I love zombies. Like, a lot. That’s probably one of the first things you’d find out about me if we met. I usually introduce myself like “Hi. I’m Chan and I love zombies.” Cut to you, backing slowly out of the room and breaking into a run as soon as you clear the doorframe.
I wasn’t always such a zombie fanatic. I’ve forever been into the horror genre but it was the Mister’s love of zombies that really turned me on to the terrifying thrill of the coming undead apocalypse. You know how there’s a whole mess of Christians in the Midwest who are SURE that Jesus is coming sometime next May? Well I’m double that amount of sure that the zombie apocalypse is imminent and we all better get our shotguns and our game plans ready.
I like to fancy myself an undead expert and in the post-apocalyptic future I imagine I’d be all buff and shaved headed, leading a group of survivors through the deserted streets of our zombie ridden brave new world. I’d have a zexy armband and maybe I’d be a little dirty and bloodstained from combat, but in a hot zombie hunter way. I would know the ins and outs of our compound (did I mention we have a compound?) and I would easily be able to venture out into Zombieland (not the movie) and come back unscathed because I’d be hot like that.
Apparently in my head I’m GI Jane.
Here’s the reality.
1) Small insects make me panic. I might be able to take on a fresh zombie, but God forbid that undead sucker has maggots (MAGGOTS! EWW!) crawling on him, it’s all over for me. I would scream like a bitch and make the Mister kill it. That’s what Misters are for.
2) I get hopelessly lost less than a mile from my apartment. I have no sense of direction whatsoever. If I were ever allowed to wander alone I would inevitably walk in circles until I either starved to death or accumulated an unshakeable undead army on my tail and died a miserable wretched death probably 3 blocks from my intended destination. But it’s not even that tragic because I was never going to make it there anyway, that’s how lost I was.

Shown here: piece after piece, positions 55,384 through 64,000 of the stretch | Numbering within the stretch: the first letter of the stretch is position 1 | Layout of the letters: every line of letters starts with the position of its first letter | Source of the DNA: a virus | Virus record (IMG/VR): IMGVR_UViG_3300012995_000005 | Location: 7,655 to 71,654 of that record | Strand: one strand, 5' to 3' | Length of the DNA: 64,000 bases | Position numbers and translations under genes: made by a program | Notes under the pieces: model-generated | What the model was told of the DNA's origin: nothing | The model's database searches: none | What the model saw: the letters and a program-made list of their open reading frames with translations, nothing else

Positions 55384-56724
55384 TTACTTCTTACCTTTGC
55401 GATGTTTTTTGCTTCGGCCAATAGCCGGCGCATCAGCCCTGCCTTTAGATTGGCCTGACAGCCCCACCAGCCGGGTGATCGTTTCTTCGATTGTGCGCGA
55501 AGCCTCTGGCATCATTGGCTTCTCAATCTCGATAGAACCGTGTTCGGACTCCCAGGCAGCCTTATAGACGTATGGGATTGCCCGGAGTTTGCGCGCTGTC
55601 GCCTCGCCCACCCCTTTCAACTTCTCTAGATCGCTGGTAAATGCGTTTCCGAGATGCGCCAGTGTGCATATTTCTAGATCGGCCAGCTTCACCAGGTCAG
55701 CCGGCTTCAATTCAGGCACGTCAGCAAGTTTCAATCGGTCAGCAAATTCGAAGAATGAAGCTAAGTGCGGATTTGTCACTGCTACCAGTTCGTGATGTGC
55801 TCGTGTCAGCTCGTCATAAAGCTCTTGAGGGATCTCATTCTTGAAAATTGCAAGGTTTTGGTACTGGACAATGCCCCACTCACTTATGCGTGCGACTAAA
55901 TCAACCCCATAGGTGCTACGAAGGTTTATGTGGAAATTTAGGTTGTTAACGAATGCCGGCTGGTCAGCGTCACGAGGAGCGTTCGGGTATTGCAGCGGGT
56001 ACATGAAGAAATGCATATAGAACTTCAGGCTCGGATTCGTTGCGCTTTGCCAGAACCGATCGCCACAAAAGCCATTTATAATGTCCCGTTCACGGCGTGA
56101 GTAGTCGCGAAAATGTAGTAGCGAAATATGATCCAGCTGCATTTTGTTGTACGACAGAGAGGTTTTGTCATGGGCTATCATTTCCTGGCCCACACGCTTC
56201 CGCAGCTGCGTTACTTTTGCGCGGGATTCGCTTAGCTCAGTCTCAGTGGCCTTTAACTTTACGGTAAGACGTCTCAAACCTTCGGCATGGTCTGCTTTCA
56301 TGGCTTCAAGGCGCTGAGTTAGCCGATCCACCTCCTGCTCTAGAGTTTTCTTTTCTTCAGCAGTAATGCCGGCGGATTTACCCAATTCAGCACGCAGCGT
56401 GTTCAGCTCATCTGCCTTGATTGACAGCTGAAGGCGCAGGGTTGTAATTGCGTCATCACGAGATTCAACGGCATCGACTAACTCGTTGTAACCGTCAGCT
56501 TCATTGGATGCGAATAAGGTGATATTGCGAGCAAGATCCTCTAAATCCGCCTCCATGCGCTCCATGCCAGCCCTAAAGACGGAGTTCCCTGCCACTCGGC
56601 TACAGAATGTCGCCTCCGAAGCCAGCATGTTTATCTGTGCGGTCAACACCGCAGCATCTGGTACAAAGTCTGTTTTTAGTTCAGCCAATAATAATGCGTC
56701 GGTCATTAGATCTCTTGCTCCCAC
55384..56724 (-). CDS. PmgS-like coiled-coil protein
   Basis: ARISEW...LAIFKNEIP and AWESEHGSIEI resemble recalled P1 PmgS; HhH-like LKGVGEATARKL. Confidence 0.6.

3) There are morbidly obese people in better shape than me. But as long as the zombie apocalypse involves running at a moderate pace on an elliptical trainer for no more than 40 minutes at a time it should be no sweat.
All this to say if zombies really happen, I am EFFED.
The Mister and I are on a serious budget right now. We are attempting to erase some sins of the past and also to learn the value of a dollar. If you live in or near New York, the value of a dollar is approximately $0.14. The exchange rate is horrendous. This has translated into a real crackdown and re-evaluation of priorities in the Chan household.
This is putting a serious cramp in my style as I walk around the city drooling over the boots and bags and flats and stretchy pants I can’t have. I can’t have stretchy pants anyway even if I can afford them (see previous post re: English muffins, butter, and the eating of said deliciousness by me), but that is neither here nor there when I’m busy coveting. I EL to the O-V-E fall clothes and I know J.Crew is sending me all of these e-mails full of heather grey felted jackets and hounds tooth menswear hats and tall cognac leather boots because they know I’m not allowed to go shopping and they get off on taunting me.
Confession - I only own 1 pair of pants that is truly appropriate for work. I haven’t done any serious shopping in nigh on 2 years. Part of this is the money thing, but the rest is due to the fact that I gained a considerable amount of weight after I started my current job. It was a combination of quitting smoking and going from a fairly active lifestyle in a country where drunken bicycle riding was my main mode of transport to sitting at a desk or in a car or on my couch about 98% of the time that did it. Confession 2 - I’m an indoor girl. The amount of physical activity I engaged in when I lived in Japan was almost entirely of necessity. If it were up to me, I’d have a team of oiled men carrying me Cleopatra style from room to room. Could we *please* all step on the same foot at the same time!